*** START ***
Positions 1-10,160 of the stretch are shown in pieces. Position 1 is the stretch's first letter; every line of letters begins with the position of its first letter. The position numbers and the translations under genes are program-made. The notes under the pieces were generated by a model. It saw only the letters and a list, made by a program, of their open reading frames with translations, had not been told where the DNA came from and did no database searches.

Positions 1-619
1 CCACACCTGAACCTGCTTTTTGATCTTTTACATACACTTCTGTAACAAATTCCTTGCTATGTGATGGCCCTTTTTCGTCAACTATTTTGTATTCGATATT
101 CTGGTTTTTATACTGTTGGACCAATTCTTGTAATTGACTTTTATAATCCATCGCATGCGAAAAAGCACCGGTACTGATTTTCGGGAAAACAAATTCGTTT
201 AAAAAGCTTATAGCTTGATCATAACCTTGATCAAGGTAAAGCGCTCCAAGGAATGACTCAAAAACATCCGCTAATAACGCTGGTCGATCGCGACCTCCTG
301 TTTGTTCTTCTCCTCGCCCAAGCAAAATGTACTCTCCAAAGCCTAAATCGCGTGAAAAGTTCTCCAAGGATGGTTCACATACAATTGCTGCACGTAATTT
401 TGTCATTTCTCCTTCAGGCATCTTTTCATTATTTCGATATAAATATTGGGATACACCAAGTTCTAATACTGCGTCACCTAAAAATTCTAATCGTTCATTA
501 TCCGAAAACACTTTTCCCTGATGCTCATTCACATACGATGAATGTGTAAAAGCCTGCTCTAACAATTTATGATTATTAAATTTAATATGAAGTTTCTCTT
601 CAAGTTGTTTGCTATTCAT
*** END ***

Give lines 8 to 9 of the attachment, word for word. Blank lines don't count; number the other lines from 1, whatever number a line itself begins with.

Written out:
501 TCCGAAAACACTTTTCCCTGATGCTCATTCACATACGATGAATGTGTAAAAGCCTGCTCTAACAATTTATGATTATTAAATTTAATATGAAGTTTCTCTT
601 CAAGTTGTTTGCTATTCAT